Gear Review: Range Fly Reels

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Since I started guiding a few years ago, I realized how much I need a dependable reel that won’t let a client down when they hook into a decent fish. For new clients especially, a good reel can help avoid getting schooled too much by a big trout that knows our specific rodeo. So, when my buddy Brad Smith, a co-owner of Walton Rods, let me know he was launching a line of reels, I had to give them a look.

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Machined from a solid piece of bar-stock alumnium, the Avail from Range Reels is one of the best fly reels I’ve used in recent memory. It’s lightweight, with a timeless design that looks great on bamboo, glass, or graphite.

And at $219, it’s priced exceptionally well, too. But what exactly makes buying a Range reel worth it? Well, let’s take a look.

What I Like

Build Quality and Design

I’m a sucker for classically-designed reels. There’s something romantic about the simple, but effective, curves and features of the old Hardy Princess, for example, that can’t stop me from collecting as many as my bank account will allow.

While no one would call the Avail an “old” reel simply on aesthetics, it looks at home on just about any fly rod. From my Orvis H3 and Winston AIR 2, to the bamboo rods I build myself, the Avail just looks gorgeous on anything. It’s currently only available in a chrome finish, though I suspect the folks at Range Reels will add more colors in the future.

Range Reels builds their products by machining a solid piece of aircraft-grade aluminum – the same material used for reels from folks like Lamson, Abel, and Ross. That lends the Avail reel reassuring heft, but doesn’t make it so heavy that it throws your fly rod off-balance.

Of particular note is the Avail’s innovative “grooved saddle spool.” Instead of a flat-bottom spool, the Avail sports a deep groove, which is designed to hold copious amounts of backing. That means a minimal amount of fly line itself is coiled tightly around the spindle, theoretically reducing line memory. In addition, if you consistently target fish that necessitate lots of backing, the grooved spool will certainly help you pack more into a lightweight reel.

avail reel

This design is similar to what we saw from the Redington Behemoth, but I think it improves on that design by providing a solid, flat bottom to at least part of the spool. You may lose a bit of space, but I think Range’s design on the Avail is superior for line management, and durability.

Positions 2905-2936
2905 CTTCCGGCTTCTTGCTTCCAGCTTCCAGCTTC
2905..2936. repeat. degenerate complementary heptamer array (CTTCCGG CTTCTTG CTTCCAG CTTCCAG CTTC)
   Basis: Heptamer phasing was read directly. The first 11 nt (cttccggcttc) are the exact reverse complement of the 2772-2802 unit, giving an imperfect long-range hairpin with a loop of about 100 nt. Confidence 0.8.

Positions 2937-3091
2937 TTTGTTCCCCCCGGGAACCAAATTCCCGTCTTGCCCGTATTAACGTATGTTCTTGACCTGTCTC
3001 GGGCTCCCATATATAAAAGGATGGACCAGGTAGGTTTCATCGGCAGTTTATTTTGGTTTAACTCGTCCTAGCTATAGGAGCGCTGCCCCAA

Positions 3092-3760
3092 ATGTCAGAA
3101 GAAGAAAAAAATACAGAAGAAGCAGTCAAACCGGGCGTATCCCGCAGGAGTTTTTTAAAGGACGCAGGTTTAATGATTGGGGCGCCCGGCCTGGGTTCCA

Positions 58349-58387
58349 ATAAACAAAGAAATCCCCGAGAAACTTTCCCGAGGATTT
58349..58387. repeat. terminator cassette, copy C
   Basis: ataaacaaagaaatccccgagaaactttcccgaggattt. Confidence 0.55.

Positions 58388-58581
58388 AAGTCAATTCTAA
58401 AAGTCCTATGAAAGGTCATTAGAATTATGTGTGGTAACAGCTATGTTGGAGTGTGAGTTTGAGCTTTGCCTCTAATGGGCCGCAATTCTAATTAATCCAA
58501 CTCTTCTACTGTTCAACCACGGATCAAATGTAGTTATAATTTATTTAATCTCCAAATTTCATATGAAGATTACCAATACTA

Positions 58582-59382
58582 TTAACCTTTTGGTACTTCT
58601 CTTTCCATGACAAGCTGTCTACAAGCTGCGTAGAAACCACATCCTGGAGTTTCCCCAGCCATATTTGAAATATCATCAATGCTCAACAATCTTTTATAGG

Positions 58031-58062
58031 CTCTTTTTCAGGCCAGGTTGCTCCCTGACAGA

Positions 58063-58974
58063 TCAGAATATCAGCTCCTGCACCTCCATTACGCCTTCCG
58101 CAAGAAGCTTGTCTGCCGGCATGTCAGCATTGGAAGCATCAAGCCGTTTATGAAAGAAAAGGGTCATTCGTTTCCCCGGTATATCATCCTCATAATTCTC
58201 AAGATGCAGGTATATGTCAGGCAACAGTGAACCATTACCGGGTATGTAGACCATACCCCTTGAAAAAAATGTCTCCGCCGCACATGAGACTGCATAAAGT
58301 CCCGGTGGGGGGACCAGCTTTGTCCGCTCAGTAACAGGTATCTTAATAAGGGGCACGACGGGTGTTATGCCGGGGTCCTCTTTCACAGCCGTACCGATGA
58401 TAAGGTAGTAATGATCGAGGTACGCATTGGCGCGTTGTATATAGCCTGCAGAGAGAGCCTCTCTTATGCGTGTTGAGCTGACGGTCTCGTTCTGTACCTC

Any new disc-drag reel is measured against what’s currently hot on the market. Right now, in the Avail’s price range, the Orvis Hydros and Redington Rise are the only reels that really compete as far as drag is concerned.

One of my good fishing buddies – a fisheries biologist who does his fair share of hook-and-line surveys in the high country – even went so far as to say that he felt the Avail had a smoother drag than the Hydros. The same Hydros, mind you, that’s been lauded with rightfully-earned praise since its introduction. My buddy made this observation after a 13-mile float on the South Fork of the Snake River in Idaho.

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The Avail does have a smooth drag, and very little – if any – startup inertia. The Avail sports a grooved drag knob that’s infinitely adjustable, so you can dial it in to just the right setting for any fishing situation. I was surprised at how much torque the 5-6wt version I tested was able to produce.

I hate to recommend light tackle for big fish, but you could realistically use the 5-6wt reel to tame the big Lahontans at Pyramid Lake, some salmon, and even small steelhead. It’s that solid of a reel. Generally, I like to err on the side of using heavier gear than I need, especially where big fish are concerned. But I have a feeling the Avail is up to just about any challenge I could throw its way. Certainly, in the 7-8wt configuration, this reel would be a go-to in the salt.

North-American Made and Price Point

Normally, you pay a hefty premium for USA-made gear. Range Reels circumvents this a bit by designing the reels in America, but manufacturing them in Canada. That brings the final price for a 5-6wt reel to $219. That’s wallet-friendly, especially when you consider reels from other companies go for more than $700.

What I Don’t Like

Lack of Color Options

Honestly, the only area the Avail falls short in is color options. Fly fishing has turned flashier lately, and while I don’t want to pay the premium for hand-painted trout designs on my reels, I do love a wide variety of color options.

Wrapping Up

The Avail from Range Reels is one of the most impressive reels I’ve ever used. From its classic styling and bombproof construction, to a drag that’ll handle fish well above the usual for its weight class, the Avail is a reel I feel comfortable recommending to anyone. The wallet-friendly price of $219 helps, as does the lifetime warranty. While Range Reels might be new as a company, you’d never know it from how well the Avail functions on the water.

And for readers of Spencer Durrant Outdoors, the folks at Range are offering 10% for anyone who buys an Avail. Simply use the code “SDOUTDOORS” at checkout, and you’ll get a 10% discount on your next favorite fly reel.

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Spencer Durrant is a fly fishing writer and guide from Utah. He runs the Utah Fly Fishing Company, is the News Editor for MidCurrent, and a columnist for Hatch Magazine. Connect with him on Instagram/Twitter, @Spencer_Durrant. 

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